September

October

November

So long Maryland and hello New Mexico!

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Coming Full Circle

 

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Home, a place with a lot of tumbleweeds and trailer houses.

In 1984, my parents bought a mobile home and put it on a piece of land out on the mesa in front of the Manzano Mountains.   At the time, the nearest neighbor was a mile away and my parents thought it was glorious.  Unfortunately the nearest phone was also a mile away. I saw nothing glorious about that.

We lived far from everything. Far from the mall, far from my school, far from my friends, and especially far from Albuquerque – which is where all the cool kids were.

Valencia county was generally unconcerned with maintaining the dirt roads so during monsoon season we would go without mail service for weeks at a time, we also had to make our own path through the desert to come and go because our road would be underwater.

Still, my parents were enchanted with this place. “It’s so quiet”, they would brag to their friends. “There’s no light pollution and¬†we can see all the stars“, they would say while setting up their telescope.

Fuck that, I want cable TV.

They had purchased five acres of land and split it into two 2.5 acre lots.  My deadbeat aunt and uncle moved into their own mobile home next door.  They made zero payments on the trailer or to my parents for their land lease.  In the meantime, they did manage to erect an impressive chain-link fence, raise some malamutes, and sell some drugs.

They got the boot.

Later on, my other deadbeat aunt moved her own mobile home onto that side of the land. She was a depressed hoarder with trash piled up to the windows and she too failed to make any payments.  When my step-dad found the cages of dead birds in her living room, she was next to get the boot.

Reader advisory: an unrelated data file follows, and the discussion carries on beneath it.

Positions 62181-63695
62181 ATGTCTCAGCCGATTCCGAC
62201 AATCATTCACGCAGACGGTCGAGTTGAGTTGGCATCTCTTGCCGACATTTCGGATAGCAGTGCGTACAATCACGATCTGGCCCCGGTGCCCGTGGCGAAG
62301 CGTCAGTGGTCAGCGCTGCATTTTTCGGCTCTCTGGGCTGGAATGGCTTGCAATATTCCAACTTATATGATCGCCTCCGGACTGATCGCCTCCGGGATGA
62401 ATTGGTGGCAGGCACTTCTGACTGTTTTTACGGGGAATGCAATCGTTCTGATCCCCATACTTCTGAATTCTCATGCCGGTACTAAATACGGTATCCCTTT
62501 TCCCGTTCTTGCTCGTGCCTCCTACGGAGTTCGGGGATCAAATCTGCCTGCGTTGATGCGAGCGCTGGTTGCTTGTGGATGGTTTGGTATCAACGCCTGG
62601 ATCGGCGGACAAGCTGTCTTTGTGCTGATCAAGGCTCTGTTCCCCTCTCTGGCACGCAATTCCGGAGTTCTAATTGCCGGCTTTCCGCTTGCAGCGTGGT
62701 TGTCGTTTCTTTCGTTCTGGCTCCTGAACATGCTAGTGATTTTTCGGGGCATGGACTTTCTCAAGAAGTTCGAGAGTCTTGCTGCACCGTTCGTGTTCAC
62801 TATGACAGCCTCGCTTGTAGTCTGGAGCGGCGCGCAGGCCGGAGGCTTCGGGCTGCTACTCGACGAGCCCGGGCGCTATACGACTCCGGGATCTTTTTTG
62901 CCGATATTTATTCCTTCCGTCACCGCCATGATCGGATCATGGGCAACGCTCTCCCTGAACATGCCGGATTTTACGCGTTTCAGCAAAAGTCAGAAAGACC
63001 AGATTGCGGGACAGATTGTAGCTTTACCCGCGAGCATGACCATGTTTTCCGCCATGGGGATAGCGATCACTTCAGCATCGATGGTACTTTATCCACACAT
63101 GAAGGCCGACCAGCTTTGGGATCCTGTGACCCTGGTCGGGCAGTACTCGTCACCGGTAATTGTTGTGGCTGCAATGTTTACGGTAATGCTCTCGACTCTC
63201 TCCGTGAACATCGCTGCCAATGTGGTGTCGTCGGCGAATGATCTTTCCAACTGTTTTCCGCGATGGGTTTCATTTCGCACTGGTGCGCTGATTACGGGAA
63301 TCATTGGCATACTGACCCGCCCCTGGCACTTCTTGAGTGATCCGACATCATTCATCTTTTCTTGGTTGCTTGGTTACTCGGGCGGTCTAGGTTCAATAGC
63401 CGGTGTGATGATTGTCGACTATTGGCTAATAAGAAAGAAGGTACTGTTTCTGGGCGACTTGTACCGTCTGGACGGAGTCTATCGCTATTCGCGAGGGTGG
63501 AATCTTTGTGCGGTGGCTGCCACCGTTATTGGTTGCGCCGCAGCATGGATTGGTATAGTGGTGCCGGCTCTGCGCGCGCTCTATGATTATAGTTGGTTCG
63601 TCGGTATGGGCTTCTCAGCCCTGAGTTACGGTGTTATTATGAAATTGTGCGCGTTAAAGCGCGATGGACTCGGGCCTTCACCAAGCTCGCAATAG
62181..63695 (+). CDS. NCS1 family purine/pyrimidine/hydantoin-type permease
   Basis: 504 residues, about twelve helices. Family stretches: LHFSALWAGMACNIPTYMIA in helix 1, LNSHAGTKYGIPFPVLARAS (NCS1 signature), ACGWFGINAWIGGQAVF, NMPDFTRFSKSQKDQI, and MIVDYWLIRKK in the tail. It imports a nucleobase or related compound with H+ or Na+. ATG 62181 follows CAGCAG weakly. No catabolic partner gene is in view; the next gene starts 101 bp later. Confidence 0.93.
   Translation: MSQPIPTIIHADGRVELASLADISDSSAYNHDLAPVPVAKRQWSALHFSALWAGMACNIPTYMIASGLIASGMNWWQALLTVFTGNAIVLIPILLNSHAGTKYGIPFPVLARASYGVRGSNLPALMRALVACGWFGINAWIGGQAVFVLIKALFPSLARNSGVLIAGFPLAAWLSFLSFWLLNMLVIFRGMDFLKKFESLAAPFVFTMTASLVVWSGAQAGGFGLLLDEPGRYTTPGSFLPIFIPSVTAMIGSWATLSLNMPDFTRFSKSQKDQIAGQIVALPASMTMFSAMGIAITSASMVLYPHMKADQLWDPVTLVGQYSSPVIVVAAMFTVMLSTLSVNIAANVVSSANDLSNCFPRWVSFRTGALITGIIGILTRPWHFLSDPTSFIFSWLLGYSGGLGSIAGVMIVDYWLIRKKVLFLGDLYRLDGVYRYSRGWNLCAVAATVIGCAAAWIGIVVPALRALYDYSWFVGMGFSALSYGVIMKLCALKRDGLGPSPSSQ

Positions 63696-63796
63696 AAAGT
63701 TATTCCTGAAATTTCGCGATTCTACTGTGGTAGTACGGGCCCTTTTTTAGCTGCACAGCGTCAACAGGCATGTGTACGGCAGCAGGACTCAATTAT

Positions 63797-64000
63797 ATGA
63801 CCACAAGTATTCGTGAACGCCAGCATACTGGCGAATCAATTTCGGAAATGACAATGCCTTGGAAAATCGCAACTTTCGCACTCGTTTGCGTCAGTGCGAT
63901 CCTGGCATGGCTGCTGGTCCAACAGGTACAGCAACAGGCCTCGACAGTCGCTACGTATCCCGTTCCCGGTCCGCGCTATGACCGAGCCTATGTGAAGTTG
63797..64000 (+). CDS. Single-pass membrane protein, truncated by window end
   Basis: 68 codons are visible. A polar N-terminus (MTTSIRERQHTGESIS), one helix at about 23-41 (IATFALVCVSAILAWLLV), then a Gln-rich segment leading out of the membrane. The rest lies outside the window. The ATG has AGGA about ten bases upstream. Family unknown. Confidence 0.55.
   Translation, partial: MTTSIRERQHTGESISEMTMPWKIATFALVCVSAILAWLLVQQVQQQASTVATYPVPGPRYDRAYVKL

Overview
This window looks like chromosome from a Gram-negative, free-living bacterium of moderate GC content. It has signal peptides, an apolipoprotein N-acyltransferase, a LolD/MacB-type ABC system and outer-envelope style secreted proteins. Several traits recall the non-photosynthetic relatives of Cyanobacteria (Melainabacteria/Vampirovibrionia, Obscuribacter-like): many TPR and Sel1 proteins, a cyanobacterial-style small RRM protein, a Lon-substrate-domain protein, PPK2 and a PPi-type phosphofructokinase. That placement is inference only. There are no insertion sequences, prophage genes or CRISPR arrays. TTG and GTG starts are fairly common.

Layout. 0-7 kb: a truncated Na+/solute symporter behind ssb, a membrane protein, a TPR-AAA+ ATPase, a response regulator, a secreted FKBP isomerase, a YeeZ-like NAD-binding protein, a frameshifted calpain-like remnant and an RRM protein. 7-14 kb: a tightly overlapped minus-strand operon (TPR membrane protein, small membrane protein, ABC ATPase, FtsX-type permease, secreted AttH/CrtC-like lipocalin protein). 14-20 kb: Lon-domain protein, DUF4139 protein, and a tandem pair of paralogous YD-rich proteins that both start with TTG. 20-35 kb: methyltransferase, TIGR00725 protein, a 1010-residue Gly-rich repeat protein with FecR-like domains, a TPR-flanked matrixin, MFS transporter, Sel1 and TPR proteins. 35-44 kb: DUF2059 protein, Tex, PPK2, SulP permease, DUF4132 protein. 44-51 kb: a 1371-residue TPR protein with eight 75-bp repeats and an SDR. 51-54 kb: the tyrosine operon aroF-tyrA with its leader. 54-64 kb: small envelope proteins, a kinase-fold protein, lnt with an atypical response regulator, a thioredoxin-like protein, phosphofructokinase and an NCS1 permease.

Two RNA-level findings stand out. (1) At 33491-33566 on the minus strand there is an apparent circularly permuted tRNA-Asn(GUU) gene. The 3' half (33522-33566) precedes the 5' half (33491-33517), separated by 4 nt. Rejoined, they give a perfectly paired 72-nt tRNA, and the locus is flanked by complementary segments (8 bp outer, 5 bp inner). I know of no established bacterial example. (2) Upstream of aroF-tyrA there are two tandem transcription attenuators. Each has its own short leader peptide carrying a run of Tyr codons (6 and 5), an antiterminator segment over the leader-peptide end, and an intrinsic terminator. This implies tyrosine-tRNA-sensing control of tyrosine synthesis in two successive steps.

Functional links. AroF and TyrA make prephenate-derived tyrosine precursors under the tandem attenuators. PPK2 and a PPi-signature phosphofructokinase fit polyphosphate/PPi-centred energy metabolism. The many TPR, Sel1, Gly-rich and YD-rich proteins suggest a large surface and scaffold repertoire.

As I was going through my teenage years, this “glorious” place in the middle of nowhere turned into something else entirely. ¬†Imagine being stranded on a desert island with two people in a relationship that is going south.

As my parents grew to like each other less, the silence became a void filled mostly with the sounds of slamming doors and never-ending passive aggressive standoffs. Sufficed to say, the glory was starting to wear off.

When I was 19, the universe told me it was time to move to Las Vegas, NV.  Six weeks prior to my departure, the parental situation came to head and my step-dad told my mom to get the fuck out, which she did.

But not me, I still lived there, playing marriage counselor to both of them right up until the last day.

But when I left, I left.

That was in 1995.  I had no plans of going home again.

Fast forward 21 years.

My step dad still lives on the land only now he’s married to my ex-sister-in-law. Wait, what? ¬†He married my ex-husband’s oldest sister. ¬†I know… you can’t make this shit up.

After a couple years of living in Easterville, Xavier and I have decided to move back to New Mexico so I took him there for a visit earlier this year. ¬†We were planning¬†on moving to Albuquerque, of course, because that’s where the cool kids are but I still took him down to Los Lunas to show him around. ¬†I took him out to visit my stepdad on the land where I grew up and I had assumed that he would be horrified by the place.

He wasn’t.

We have a dream of flying light, of living with low overhead and never being stressed about money, of having more freedom and less worry.

We’ve done countless hours of research on the virtues of manufactured homes.

We’ve stood hand in hand on the beach at midnight and gazed deep into the milkyway while baby ghost crabs ran over our feet and the dark ocean tide was heard but¬†not seen.

We live in an apartment in the city now and one thing’s for sure. The rent never goes down. Constant road noise, constant alarms going off and sirens running up and down the street all hours of the day and night. ¬†Most of all, constant neighbors in every direction. Light pollution mucks up the night sky and we might see a star or two but only the biggest and brightest make it through the haze.

We talk about that night by the ocean and looking out into forever.

¬†The desert is an ocean with it’s life underground.

And maybe it was time to reconsider this idea of going home.

Nothing but a broke down fence and a pile of trash live on the other side of the land now. More neighbors have moved in but they are still a civilized distance away and at night, the sky opens up in a concert of stars like no one living on the east coast has ever seen.

I never wanted to go back because I thought the life I had lived there could only repeat itself.

But now, I long for the quiet and for the stars. I can see a future there that is different from my past.

At age 41, I didn’t expect to discover that everything I wanted was in the place where I began, the place that I couldn’t get away from fast enough, but time is the great revelator after all and every prophet is in her house.

As it turns out, I want to go home again.